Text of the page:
Friday 21 June 2013

Syria: Will Obama’s key women make a difference?

From L., Obama, Power, Dilon and Rice (White House photo by Pete Souza)
Would the two women named to major national security posts this month by Barack Obama eventually convince the president of America’s “Responsibility to Protect” the Syrian people – by military means if necessary?
Praising their “integrity and their heart” on June 5, Obama elevated Susan Rice to National Security Advisor and nominated Samantha Power as American ambassador to the United Nations.
The two are veterans of his 2008 campaign and have strong personal relationships with the president.
But a third woman doubts whether the two prominent advocates of liberal interventionism could prod into action a president who has persistently resisted intervening in Syria’s ongoing human rights disaster.
The third woman is Marah Buqai, a Syrian American academic researcher, professor and published poet who was nominated by the Middle East Forum’s Campus Watch project as one of the most thoughtful and balanced scholars among the Middle East Studies faculties in North America.
Writing this week for Aljazeera news portal, Ms Buqai makes three main observations:
(1) Ms Rice is the voice for humanitarian intervention, which going to war not for imminent national-security needs but to save innocent lives. As the ambassador to the UN, she pushed through the March 17, 2011 Security Council vote of 10-0 to take “all necessary measures” to protect Libyan civilians. Rice was a staffer at the National Security Council in 1994 when the world failed to stop the genocide in Rwanda. A participant in deliberations on the crisis, she later said the White House failed to see the larger moral imperative to act and later told her friend Ms Power, a Harvard scholar at the time and now her likely successor at the UN, "I swore to myself that if I ever faced such a crisis again, I would come down on the side of dramatic action, going down in flames if that was required."
(2) For Ms. Power, who has also leaned toward intervention and made her name as a journalist covering the wars in the former Yugoslavia, Bosnia was a formative experience. In her 2002 Pulitzer Prize book “A Problem from Hell,” she presented a history of genocide in the 20th Century and a withering critique of the failure of the United States and other countries to respond to them.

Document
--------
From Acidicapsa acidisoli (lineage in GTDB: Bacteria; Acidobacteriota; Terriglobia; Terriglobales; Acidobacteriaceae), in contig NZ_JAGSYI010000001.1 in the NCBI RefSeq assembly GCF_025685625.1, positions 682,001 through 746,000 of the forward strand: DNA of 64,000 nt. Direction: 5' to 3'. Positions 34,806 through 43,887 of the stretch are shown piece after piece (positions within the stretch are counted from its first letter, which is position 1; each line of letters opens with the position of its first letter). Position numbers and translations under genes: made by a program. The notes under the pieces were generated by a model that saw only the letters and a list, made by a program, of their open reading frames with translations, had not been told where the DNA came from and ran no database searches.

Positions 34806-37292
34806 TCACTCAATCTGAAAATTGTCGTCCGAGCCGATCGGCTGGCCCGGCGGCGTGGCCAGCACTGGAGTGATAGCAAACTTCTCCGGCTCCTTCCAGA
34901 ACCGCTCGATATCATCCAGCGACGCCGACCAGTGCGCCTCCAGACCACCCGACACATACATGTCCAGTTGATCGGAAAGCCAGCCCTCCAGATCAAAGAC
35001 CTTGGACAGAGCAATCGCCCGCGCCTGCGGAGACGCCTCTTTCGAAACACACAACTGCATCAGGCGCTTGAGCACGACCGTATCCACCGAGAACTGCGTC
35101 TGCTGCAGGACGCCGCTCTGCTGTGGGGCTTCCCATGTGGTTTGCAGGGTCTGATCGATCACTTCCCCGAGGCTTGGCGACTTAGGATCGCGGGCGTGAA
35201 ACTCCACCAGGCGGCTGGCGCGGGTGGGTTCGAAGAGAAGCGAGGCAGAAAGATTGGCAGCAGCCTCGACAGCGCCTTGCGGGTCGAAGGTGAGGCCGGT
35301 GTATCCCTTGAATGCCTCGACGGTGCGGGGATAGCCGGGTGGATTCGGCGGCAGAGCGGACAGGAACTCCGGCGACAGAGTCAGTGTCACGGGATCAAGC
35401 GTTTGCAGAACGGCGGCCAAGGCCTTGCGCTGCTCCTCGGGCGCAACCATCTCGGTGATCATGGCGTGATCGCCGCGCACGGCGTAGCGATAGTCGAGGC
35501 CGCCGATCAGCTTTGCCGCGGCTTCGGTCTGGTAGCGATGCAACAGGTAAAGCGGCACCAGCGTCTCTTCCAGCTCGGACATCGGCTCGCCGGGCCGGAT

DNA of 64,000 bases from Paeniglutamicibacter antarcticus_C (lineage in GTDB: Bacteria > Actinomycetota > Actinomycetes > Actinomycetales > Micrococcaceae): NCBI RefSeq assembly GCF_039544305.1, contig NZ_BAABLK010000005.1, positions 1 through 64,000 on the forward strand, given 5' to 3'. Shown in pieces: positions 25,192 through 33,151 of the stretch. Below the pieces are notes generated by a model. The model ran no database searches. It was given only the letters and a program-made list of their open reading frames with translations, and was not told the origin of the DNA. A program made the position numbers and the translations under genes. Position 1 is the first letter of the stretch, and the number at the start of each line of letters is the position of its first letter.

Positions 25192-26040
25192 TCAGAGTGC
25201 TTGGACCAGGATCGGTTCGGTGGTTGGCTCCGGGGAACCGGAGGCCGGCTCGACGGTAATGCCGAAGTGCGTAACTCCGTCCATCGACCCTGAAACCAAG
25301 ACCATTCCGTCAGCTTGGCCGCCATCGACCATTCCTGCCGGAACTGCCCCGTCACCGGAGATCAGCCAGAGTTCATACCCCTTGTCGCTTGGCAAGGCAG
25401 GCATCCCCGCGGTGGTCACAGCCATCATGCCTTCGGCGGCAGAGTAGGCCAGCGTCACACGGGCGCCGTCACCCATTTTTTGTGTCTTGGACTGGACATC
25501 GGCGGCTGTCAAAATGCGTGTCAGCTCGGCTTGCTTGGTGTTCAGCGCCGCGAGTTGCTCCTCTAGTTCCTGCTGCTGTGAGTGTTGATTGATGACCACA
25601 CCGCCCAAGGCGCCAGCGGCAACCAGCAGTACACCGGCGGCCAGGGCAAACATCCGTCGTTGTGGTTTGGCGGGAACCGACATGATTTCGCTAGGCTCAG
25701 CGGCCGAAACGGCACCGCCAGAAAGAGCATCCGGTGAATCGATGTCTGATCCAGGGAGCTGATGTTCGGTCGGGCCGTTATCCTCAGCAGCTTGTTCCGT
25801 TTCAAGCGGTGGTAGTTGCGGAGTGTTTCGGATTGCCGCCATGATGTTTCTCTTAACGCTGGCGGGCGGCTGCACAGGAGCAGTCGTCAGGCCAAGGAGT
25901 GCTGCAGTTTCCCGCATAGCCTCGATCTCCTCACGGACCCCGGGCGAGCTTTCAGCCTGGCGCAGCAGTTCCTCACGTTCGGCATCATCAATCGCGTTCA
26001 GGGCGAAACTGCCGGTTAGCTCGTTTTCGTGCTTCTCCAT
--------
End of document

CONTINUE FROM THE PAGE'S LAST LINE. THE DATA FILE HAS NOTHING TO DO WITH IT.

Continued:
(3) Australia’s international policymaker and former politician Gareth J. Evans is the godfather of the Responsibility to Protect concept. “The core idea of the Responsibility to Protect (often abbreviated as 'R2P' or 'RtoP'), as endorsed by the UN General Assembly at the 2005 World Summit, Wikipedia writes on Evans’ profile page, “is that every state has the Responsibility to Protect its population from genocide and other mass atrocity crimes; the international community has a responsibility to assist the state if it is unable to protect its population on its own; and that if the state fails to protect its citizens from mass atrocities and peaceful measures have failed, the international community has the responsibility to intervene with appropriate measures, with coercive military intervention, approved by the UN Security Council, available as a last resort. The concept was expressly designed to supersede the idea of 'humanitarian intervention', which had failed to generate any international consensus about how to respond to the 1990s catastrophes of Rwanda, Bosnia and Kosovo.
“Evans has been widely acknowledged as playing a crucial role in initiating, and advocating the international acceptance of, the concept, first as Co-Chair of the International Commission on Intervention and State Sovereignty which introduced the expression in its 2001 report of that name, and subsequently as a member of the UN Secretary-General's High Level Panel on Threats, Challenges and Change, Co-Chair of the Advisory Board of the Global Centre on the Responsibility to Protect, and as the author of the Brookings Institution-published The Responsibility to Protect: Ending Mass Atrocity Crimes Once and For All and many other published works…”
Ms Buqai writes in her think piece, “In May 2012, I handed Ms Rice at her State Department office a legal memorandum outlining the case for the Responsibility to Protect civilians in Syria.
“Today, as Ms Rice prepares to assume her new and influential role as National Security Advisor, it is a national duty to take up where we had left and revisit the case of the Responsibility to Protect civilians in Syria.”
Buqai says the policy legacy of Tom Donilon, the man Ms Rice will be replacing, is the Obama Administration’s shift in priorities from the wars in Afghanistan and Iraq to the fast-growing economies of Asia.
The substantial shift in focus from the Middle East and South Asia toward Asia proper could live on after Donilon’s departure.
Can the two newcomers make a big difference when Obama’s own presidential priorities do not include getting involved in another Middle East war?
Probably not, Buqai says.
“The most America will be doing now is drag the two sides to the conflict – a fading opposition and a keyed up regime – to the negotiating table, where the Syrian revolution would be nipped in the bud.”